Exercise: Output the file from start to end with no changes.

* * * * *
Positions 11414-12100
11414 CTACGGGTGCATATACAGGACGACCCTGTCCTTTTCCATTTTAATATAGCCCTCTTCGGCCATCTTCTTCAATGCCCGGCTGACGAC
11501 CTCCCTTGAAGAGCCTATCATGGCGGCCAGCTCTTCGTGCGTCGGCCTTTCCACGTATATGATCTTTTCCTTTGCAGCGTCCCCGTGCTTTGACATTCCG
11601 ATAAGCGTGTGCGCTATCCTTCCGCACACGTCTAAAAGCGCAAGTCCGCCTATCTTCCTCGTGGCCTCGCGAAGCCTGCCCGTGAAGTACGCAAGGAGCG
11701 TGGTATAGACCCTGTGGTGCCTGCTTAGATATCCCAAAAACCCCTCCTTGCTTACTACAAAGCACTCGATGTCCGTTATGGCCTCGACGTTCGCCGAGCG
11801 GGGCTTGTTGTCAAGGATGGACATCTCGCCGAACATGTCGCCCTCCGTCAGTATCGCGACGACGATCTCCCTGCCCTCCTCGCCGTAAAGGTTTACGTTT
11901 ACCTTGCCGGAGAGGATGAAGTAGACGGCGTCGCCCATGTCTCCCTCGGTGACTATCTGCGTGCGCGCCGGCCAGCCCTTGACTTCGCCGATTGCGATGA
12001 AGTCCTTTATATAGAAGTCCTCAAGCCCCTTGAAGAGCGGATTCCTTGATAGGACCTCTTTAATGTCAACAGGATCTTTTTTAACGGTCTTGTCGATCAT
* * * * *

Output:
Positions 11414-12100
11414 CTACGGGTGCATATACAGGACGACCCTGTCCTTTTCCATTTTAATATAGCCCTCTTCGGCCATCTTCTTCAATGCCCGGCTGACGAC
11501 CTCCCTTGAAGAGCCTATCATGGCGGCCAGCTCTTCGTGCGTCGGCCTTTCCACGTATATGATCTTTTCCTTTGCAGCGTCCCCGTGCTTTGACATTCCG
11601 ATAAGCGTGTGCGCTATCCTTCCGCACACGTCTAAAAGCGCAAGTCCGCCTATCTTCCTCGTGGCCTCGCGAAGCCTGCCCGTGAAGTACGCAAGGAGCG
11701 TGGTATAGACCCTGTGGTGCCTGCTTAGATATCCCAAAAACCCCTCCTTGCTTACTACAAAGCACTCGATGTCCGTTATGGCCTCGACGTTCGCCGAGCG
11801 GGGCTTGTTGTCAAGGATGGACATCTCGCCGAACATGTCGCCCTCCGTCAGTATCGCGACGACGATCTCCCTGCCCTCCTCGCCGTAAAGGTTTACGTTT
11901 ACCTTGCCGGAGAGGATGAAGTAGACGGCGTCGCCCATGTCTCCCTCGGTGACTATCTGCGTGCGCGCCGGCCAGCCCTTGACTTCGCCGATTGCGATGA
12001 AGTCCTTTATATAGAAGTCCTCAAGCCCCTTGAAGAGCGGATTCCTTGATAGGACCTCTTTAATGTCAACAGGATCTTTTTTAACGGTCTTGTCGATCAT